Main Content

A long history of self-publishing

Back when Northern California Publishers & Authors (NCPA) was still Sacramento Publishers Association (SPA), I was the newsletter editor for a year or so. There have been so many changes in publishing, the passing time feels like an eon rather than a decade. One of the featured articles back then was the switch to sending PDFs (rather than the PageMaker files) to printers; the member publishers were all putting out print books only. At least one author member was submitting to Hard Shell Word Factory, but I don’t even remember now what devices could read those e-books.

The Pen & Press is still in production, but the nameplate I designed hasn’t been in use for years. I think the design holds up well, even now, and evokes the long tradition of self-publishing. As I wrote in 2001:

The first English-language self-publisher was William Caxton. A textile merchant based in Bruges, Caxton was also a writer. His translation from the French of Recuyell of the Historyes of Troye, self-published around 1475, was the first printed English-language book. Two years later Caxton returned to England, setting up a printing house that published still-studied works such as Morte d’Arthur and The Canterbury Tales, and establishing the independent publishing tradition followed by members of Sacramento Publishers Association.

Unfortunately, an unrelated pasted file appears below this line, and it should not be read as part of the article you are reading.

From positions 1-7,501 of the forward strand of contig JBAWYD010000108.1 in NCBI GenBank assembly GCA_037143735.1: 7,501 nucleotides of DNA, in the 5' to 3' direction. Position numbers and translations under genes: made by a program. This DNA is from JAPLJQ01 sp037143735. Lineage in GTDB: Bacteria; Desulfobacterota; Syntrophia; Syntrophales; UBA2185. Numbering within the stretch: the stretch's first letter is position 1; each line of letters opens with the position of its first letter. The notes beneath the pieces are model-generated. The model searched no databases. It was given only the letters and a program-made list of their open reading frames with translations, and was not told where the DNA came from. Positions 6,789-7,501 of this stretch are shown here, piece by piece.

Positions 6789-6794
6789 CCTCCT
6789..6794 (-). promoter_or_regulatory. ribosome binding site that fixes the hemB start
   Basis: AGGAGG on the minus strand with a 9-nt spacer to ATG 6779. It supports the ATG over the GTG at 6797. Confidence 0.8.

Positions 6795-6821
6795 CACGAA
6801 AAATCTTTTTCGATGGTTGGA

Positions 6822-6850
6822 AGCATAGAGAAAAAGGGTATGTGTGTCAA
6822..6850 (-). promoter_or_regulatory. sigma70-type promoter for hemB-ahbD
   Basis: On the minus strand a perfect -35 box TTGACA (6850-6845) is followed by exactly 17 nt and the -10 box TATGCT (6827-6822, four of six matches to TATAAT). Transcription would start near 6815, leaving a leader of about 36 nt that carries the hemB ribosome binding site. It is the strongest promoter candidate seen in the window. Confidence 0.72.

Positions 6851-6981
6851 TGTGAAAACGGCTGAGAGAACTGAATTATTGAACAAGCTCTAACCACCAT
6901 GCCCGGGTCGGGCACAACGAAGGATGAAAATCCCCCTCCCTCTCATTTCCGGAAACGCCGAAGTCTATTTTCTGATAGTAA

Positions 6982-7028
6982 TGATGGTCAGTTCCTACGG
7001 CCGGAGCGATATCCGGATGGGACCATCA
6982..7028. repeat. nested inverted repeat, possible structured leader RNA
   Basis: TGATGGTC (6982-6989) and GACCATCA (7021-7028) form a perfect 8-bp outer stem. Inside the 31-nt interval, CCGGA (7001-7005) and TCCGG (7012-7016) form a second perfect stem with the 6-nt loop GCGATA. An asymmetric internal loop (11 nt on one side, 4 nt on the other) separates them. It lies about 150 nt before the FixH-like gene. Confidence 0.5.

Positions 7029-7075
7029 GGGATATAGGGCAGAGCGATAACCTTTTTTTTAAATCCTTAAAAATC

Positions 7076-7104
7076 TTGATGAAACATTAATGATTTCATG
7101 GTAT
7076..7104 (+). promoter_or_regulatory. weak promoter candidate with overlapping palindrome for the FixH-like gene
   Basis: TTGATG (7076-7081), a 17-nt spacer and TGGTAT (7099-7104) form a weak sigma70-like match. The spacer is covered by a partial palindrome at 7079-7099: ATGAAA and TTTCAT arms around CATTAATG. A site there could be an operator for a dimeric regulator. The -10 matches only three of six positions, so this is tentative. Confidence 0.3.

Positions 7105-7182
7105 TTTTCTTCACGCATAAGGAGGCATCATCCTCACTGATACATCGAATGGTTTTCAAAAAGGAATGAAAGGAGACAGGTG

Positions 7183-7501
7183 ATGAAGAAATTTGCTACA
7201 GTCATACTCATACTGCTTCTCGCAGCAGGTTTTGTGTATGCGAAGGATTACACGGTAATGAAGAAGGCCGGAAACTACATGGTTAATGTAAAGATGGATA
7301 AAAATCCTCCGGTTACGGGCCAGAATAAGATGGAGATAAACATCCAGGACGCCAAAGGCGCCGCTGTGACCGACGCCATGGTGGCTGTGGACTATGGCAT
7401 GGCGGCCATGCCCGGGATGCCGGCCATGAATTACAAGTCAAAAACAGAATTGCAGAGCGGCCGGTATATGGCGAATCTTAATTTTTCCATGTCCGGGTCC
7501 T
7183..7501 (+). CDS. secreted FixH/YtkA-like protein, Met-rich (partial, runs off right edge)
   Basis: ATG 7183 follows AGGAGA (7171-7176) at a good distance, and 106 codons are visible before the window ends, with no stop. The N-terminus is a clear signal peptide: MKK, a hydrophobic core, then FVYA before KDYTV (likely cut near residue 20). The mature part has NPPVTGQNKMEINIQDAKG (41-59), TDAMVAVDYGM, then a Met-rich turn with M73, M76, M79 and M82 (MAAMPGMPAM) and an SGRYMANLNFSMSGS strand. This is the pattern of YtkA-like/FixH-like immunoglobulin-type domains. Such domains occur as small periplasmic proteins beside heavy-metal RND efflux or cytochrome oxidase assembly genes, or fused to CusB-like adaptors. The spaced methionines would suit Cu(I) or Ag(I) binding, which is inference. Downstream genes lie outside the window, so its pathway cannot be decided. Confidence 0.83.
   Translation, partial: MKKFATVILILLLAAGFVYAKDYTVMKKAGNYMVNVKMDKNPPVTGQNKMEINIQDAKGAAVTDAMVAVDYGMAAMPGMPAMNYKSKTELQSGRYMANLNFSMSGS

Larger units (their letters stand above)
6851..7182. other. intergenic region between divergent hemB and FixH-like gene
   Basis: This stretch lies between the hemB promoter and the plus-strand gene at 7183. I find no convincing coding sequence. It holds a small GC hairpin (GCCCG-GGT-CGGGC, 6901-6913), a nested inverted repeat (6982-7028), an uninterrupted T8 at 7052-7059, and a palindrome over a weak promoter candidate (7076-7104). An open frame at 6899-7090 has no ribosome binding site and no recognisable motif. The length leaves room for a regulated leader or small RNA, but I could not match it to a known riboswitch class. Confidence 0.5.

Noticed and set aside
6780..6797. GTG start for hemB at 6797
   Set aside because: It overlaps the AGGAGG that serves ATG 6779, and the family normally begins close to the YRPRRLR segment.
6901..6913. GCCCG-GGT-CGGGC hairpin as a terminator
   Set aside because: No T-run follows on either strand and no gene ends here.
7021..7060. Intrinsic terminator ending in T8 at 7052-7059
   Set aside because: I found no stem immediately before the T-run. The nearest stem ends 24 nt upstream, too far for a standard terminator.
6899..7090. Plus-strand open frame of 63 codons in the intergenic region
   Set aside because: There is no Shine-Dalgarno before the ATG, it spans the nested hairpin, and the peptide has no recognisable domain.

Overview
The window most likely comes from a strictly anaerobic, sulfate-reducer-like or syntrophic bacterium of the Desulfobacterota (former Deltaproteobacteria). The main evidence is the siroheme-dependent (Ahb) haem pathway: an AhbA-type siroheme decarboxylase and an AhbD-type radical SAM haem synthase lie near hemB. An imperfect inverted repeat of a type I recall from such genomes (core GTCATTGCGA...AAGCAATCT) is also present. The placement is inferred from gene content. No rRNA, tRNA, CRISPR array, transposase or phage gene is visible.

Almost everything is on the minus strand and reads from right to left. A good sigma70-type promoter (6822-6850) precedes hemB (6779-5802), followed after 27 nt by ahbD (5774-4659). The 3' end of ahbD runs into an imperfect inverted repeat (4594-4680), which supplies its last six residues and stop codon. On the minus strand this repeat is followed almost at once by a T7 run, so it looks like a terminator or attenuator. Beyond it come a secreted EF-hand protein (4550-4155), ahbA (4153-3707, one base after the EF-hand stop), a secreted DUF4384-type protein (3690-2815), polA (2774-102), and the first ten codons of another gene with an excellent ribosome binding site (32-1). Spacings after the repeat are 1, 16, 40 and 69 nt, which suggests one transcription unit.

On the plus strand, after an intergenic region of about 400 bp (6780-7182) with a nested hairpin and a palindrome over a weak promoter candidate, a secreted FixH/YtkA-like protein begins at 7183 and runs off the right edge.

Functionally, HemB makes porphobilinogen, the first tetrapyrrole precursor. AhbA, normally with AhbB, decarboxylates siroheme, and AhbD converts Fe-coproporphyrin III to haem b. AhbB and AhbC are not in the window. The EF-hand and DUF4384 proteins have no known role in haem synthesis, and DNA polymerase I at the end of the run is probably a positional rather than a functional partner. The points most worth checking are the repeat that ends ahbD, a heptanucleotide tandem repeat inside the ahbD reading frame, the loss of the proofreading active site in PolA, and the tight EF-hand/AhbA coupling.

The date and volume number of each issue was added below the organization name.

About Sandra K. Williams

Sandra K. Williams loves books, both printed and digital. Since 1996 she has worked with authors and independent publishers, editing and designing books for print. Since 1999 she has built easy-to-use, accessible websites, and she uses her HTML and CSS skills to design reader-friendly e-books.

Comments are closed.